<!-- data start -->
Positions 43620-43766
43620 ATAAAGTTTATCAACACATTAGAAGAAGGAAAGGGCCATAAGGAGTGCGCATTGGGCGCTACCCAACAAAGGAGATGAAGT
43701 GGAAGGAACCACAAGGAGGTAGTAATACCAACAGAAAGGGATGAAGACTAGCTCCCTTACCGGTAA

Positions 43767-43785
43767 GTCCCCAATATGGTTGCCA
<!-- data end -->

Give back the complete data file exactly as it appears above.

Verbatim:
Positions 43620-43766
43620 ATAAAGTTTATCAACACATTAGAAGAAGGAAAGGGCCATAAGGAGTGCGCATTGGGCGCTACCCAACAAAGGAGATGAAGT
43701 GGAAGGAACCACAAGGAGGTAGTAATACCAACAGAAAGGGATGAAGACTAGCTCCCTTACCGGTAA

Positions 43767-43785
43767 GTCCCCAATATGGTTGCCA